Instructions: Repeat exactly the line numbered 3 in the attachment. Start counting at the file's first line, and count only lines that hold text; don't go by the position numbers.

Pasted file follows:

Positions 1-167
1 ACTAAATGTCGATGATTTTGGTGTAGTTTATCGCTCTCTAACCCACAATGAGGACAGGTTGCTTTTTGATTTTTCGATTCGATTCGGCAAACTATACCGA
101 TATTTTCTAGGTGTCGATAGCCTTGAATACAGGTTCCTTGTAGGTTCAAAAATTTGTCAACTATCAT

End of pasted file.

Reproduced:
101 TATTTTCTAGGTGTCGATAGCCTTGAATACAGGTTCCTTGTAGGTTCAAAAATTTGTCAACTATCAT